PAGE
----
For at least three decades, hospitals in the United States have followed a model that aims to tailor nurses precisely to the number of beds occupied. It’s a guessing game where nurses do the daily counts and hospital administrators anticipate the seasonal movements of illness and people – winter flu and migrating retirees. Many hospitals do not offer nurses clear paths to career advancement or pay increases. Depending on demand, they can swap nurses between units. If there are shortages throughout the hospital, they send emails and text messages asking nurses to come in and take an extra 12-hour shift. And when the shortages are too great, hospitals turn to travelers.
Even before the pandemic, there were many reasons to hire travelers. Nurses would be deployed for a season, maternity leave or the opening of a new ward. This kind of DIY job became more common, and according to data from Staffing Industry Analysts, sales in the travel industry tripled from 2009 to 2019, reflecting a workforce that was already on the move. There are hundreds of staffing agencies in the United States: national agencies, regional agencies, agencies that specialize in bringing in nurses from other countries, agencies that send US nurses abroad. By mid-March 2020, there were more than 12,000 traveling nurse vacancies, more than double the number in 2019.
As the coronavirus spread, demand came from all quarters. In December 2020, there were more than 30,000 traveler vacancies. And with the help of federal dollars — from the CARES Act Provider-Relief Funds and the American Rescue Plan — their salaries started to rise. Jobs in Fargo, ND, advertised job openings for $8,000 a week. In New York, travelers could earn $10,000 or more. The median salary of a nurse in Texas is about $75,000; a traveler could make that in months.
Nurses often refer to their work as a calling – a calling that is essentially not about money. At the same time, nurses have protested for years against their long hours and the nurse-patient ratio. In 2018 alone, there were protests in California, Michigan, New York, Pennsylvania and several other states. When the pandemic hit and travel positions opened up in hospitals across the country, nurses suddenly had more options than ever. They could continue to serve patients, work grueling hours in appalling conditions, but they would be well paid. Travelers were appreciated. Their work was in high demand. The money would be enough to work, go home and recover after a few weeks or months.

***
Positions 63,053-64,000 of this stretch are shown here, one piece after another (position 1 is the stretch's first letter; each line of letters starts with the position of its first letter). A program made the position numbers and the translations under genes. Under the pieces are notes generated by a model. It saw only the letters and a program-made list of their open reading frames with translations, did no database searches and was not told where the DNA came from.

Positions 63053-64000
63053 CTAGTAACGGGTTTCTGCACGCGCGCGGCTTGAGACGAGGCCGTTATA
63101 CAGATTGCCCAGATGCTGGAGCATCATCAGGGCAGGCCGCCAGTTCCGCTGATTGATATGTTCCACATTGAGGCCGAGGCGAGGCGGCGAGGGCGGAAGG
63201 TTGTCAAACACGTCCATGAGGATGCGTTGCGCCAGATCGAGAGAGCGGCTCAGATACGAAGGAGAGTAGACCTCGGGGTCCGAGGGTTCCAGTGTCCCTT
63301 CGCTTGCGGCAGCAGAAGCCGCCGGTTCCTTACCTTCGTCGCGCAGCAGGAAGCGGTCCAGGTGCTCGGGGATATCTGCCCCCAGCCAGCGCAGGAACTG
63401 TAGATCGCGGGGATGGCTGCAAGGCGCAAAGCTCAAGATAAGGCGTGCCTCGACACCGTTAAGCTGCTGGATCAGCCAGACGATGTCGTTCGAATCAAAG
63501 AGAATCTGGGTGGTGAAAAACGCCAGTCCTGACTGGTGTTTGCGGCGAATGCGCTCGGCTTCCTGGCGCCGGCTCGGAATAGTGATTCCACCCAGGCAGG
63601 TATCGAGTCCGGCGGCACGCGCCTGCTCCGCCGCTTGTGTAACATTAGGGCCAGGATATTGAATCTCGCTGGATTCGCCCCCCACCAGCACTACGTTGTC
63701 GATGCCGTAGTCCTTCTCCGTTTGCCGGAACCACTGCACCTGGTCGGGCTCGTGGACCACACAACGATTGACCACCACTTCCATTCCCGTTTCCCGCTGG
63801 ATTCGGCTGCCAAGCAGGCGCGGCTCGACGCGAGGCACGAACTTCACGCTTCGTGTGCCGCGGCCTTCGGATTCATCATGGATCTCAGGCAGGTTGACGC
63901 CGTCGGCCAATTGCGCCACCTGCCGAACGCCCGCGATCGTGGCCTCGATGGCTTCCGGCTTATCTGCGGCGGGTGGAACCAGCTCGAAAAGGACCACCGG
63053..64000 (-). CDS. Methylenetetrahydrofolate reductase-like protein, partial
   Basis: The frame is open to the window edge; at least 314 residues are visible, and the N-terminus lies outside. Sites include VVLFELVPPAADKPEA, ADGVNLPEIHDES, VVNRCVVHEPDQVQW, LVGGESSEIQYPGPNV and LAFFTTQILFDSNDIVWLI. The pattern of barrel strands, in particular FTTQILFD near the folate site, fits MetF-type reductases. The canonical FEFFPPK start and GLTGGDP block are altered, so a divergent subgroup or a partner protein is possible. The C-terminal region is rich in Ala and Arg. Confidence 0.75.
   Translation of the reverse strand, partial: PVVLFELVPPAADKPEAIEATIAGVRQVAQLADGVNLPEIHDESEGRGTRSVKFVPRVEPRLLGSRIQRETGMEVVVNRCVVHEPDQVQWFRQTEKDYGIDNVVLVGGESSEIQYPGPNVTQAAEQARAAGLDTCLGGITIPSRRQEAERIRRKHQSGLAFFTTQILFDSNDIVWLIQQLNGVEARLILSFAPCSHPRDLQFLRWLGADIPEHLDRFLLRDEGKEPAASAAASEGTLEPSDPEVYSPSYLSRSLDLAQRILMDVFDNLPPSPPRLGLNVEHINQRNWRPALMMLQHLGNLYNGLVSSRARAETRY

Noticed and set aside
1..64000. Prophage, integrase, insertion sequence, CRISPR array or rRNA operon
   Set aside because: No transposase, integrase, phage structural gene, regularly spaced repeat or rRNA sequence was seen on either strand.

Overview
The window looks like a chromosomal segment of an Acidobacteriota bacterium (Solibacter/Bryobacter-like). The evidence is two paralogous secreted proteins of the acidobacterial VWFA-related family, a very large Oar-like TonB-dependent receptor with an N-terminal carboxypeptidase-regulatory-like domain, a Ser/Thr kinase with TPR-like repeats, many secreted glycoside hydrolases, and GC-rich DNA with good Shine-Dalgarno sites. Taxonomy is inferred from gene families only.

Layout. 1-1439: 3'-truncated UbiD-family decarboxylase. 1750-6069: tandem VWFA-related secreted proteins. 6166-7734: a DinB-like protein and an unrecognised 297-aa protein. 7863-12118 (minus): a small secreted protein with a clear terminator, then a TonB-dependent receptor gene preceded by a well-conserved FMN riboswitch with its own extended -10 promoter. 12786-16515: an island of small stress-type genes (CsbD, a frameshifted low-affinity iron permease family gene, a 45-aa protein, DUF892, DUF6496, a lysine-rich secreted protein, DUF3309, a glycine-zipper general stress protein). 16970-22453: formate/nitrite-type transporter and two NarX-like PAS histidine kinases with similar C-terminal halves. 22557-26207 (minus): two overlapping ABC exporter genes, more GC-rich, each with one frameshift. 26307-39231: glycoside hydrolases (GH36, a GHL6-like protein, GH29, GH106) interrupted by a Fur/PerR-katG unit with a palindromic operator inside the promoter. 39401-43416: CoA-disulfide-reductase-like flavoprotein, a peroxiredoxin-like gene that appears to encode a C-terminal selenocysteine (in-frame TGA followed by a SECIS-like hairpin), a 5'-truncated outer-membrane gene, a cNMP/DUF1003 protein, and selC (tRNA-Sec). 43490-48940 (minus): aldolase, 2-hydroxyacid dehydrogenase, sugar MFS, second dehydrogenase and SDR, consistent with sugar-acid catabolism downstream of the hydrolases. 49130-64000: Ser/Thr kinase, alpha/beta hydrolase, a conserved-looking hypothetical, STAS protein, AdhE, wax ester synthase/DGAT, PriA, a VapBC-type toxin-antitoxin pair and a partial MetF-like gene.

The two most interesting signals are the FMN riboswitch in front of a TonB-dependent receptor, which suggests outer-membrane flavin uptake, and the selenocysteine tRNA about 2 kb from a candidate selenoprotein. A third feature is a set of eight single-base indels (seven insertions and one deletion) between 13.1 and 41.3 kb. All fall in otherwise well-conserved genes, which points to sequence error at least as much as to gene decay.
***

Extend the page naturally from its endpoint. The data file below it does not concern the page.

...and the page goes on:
Hospital associations were already beginning to see the high costs of these workers, but they had little choice. The shortages were too great and would only get worse. In July 2020, Texas established a statewide staffed emergency response system, coordinated by selected regional advisory councils. The state has invested $7 billion in emergency resources to replenish staff, allowing hospitals like Northwest to attract travel nurses without incurring the full cost. “The problem is, their salaries were so much higher than our employees,” said Brian Weis, the chief medical officer at Northwest. “Our working nurses did the same job, but they say, ‘Why are we getting paid a fraction of what these nurses are?'”
The future of work
Dive into the magazine’s annual exploration of the ways work, and our lives with it, are changing.
The following year, demand for travel nursing broke loose from Covid. In April and May 2021, when the number of cases fell, the number of hospital applications for travel nurses only grew exponentially. “They now know what pent-up demand is doing to a healthcare system, and it’s not healthy,” said April Hansen, group president at Aya Healthcare, one of the largest providers of travel nurses in the country. “If you look at our question today, it’s similar to our pre-Covid question in terms of specialties: med-surge, telemetry, ICU, emergency room, surgical. It’s just the volume that every specialty is asking for.”
It’s not just the boom of traveling nurses that has transformed the market. There are also more job opportunities out of bed than ever. Nurses treat patients in doctors’ offices; insurance companies employ thousands of nurses; Microsoft and Amazon have hundreds of job openings in healthcare. Today, only 54 percent of registered nurses in the country work in hospitals. “Before the pandemic, there was competition for talent,” Hansen said. “But the pandemic took a small tear and made it as wide as the Grand Canyon.”
This post ‘Nurses have finally learned what they are worth’
was original published at “https://www.nytimes.com/2022/02/15/magazine/traveling-nurses.html”